10 Tips for a Safe (and Fun) Halloween With Your Pet
It used to be a novelty to see pets in costume, but it now seems standard for spirited pet owners to include their dogs (and a few cats) in Howl-O-Ween celebrations.
The important thing to remember is to make sure your pet is a happy, willing participant in the festivities and to always keep safety in mind. Once those criteria are met, let the fun begin!
While many pets actually enjoy dressing up and carousing about with their owners, some pets may be frightened, or stressed at best. Here are some ways animal lovers can keep their pets safe this Howl-O-Ween:
No tricks, no treats. That bowlful of candy is for trick-or-treaters, not for Scruffy and Fluffy. Chocolate in all forms can be very dangerous for dogs and cats, and tin foil and cellophane candy wrappers can be hazardous if swallowed. If you suspect your pet has ingested a potentially dangerous substance, please call your veterinarian or the ASPCA Animal Poison Control Center at (888) 426-4435 (a fee applies).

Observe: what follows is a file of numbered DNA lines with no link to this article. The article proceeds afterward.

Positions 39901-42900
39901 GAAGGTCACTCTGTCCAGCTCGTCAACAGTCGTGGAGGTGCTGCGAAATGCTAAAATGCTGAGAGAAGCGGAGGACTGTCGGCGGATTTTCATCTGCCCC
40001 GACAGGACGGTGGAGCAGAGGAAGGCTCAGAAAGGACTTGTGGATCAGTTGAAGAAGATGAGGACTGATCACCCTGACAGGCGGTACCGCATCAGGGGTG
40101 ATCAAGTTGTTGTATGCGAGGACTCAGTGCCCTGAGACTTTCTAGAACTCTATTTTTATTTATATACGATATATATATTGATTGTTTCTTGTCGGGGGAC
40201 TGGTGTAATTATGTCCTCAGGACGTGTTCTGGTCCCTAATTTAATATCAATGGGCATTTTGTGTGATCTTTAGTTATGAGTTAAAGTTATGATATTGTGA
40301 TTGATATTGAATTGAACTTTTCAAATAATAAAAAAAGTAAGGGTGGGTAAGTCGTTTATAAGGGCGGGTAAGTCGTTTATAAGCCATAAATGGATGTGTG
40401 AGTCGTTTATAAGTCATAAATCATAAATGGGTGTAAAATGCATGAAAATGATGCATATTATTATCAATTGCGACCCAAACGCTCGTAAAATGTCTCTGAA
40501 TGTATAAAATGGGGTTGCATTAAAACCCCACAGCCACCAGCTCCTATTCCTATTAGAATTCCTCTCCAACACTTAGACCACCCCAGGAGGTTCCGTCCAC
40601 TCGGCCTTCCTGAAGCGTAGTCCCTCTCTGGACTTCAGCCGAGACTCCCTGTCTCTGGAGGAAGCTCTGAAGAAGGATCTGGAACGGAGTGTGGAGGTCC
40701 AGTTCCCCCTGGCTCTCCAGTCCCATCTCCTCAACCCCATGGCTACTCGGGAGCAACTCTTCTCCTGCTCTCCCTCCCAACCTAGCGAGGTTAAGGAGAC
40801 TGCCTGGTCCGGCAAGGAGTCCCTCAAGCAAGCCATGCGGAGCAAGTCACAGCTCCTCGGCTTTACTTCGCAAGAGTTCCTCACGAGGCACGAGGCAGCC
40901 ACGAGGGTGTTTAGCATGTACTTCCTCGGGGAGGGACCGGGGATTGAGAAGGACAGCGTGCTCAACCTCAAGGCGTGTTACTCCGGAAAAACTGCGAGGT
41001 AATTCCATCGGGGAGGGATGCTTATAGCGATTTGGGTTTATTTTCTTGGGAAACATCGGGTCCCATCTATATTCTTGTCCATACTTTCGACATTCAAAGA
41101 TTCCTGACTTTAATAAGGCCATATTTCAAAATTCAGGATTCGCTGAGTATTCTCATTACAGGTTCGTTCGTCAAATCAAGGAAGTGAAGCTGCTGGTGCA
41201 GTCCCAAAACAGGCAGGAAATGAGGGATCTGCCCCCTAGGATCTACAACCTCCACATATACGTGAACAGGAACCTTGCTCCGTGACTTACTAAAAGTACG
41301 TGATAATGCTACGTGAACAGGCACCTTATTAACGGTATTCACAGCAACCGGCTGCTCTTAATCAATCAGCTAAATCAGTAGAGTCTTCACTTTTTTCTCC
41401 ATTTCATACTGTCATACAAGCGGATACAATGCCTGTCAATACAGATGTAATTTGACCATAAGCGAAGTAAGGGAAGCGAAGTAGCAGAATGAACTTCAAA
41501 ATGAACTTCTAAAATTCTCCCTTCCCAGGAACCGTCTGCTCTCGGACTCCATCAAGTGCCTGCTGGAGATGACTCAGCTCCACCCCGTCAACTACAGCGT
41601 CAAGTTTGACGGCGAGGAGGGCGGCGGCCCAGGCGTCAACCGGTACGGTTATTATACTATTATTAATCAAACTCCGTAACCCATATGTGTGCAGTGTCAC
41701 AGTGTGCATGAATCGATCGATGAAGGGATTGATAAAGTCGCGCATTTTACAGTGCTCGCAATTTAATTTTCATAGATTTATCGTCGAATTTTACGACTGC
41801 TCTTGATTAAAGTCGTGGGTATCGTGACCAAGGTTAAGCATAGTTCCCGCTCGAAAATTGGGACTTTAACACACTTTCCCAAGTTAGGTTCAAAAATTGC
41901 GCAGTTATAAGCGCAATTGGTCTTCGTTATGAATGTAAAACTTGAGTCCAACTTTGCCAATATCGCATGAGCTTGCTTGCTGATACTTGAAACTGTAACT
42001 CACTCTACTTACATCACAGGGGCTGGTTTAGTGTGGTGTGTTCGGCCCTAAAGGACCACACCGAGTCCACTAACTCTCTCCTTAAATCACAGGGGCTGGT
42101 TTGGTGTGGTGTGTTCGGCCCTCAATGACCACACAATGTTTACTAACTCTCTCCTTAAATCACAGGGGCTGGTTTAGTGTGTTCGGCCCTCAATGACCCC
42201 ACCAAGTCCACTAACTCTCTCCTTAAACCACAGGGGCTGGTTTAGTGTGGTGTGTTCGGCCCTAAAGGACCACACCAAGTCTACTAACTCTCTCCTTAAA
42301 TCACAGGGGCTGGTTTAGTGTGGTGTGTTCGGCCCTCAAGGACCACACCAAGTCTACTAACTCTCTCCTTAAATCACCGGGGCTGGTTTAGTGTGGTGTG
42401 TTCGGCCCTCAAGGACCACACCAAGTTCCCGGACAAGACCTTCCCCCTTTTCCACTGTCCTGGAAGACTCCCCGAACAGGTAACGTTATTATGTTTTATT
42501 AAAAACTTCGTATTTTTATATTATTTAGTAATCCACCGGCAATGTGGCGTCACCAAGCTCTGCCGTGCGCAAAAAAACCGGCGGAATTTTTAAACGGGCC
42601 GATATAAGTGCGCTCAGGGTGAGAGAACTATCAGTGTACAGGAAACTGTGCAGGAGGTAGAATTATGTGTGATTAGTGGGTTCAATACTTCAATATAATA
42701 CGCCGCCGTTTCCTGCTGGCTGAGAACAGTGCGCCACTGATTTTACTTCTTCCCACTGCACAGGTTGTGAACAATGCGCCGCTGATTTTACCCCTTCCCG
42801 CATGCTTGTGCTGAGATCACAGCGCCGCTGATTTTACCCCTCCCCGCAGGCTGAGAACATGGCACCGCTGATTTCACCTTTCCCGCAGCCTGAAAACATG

Popular Halloween plants such as pumpkins and decorative corn are considered relatively nontoxic, yet they can produce gastrointestinal upset when ingested by pets.
Keep wires and cords from electric lights and other decorations out of reach of your pet. If your pet nibbles on them he could damage his mouth on shards of glass or plastic, or receive a life-threatening electrical shock.
A carved pumpkin certainly is festive, but do exercise extreme caution if you choose to add a candle. Pets can easily knock over a lit pumpkin and cause a fire. Curious kittens especially run the risk of getting burned or singed by candle flames.
Dress-up can be a big mess-up for some pets. Please don't put your dog or cat in a costume unless you know he or she loves it. For pets who prefer their “birthday suits,” wearing a costume can cause undue stress.
If you do dress up your pet, make sure his costume isn't annoying or unsafe. It should not constrict his movement or hearing, or impede his ability to breathe, see bark or go potty.
Keep a look out for small, dangling, or easily chewed-off pieces on the costume that your pet could chew and choke on.
All but the most social dogs and cats should be kept in a separate room during peak trick-or-treat visiting hours. Too many strangers can be scary and stressful for pets.
When opening the door for trick-or-treaters, take care that your cat or dog doesn't dart outside. If your dog gets anxious when the doorbell rings, wait for trick-or-treaters at the front door or on your porch.
IDs, please! Always make sure your dog or cat has proper identification. If for any reason your pet escapes and become lost, a collar and tags and/or a microchip can help ensure he is returned to you.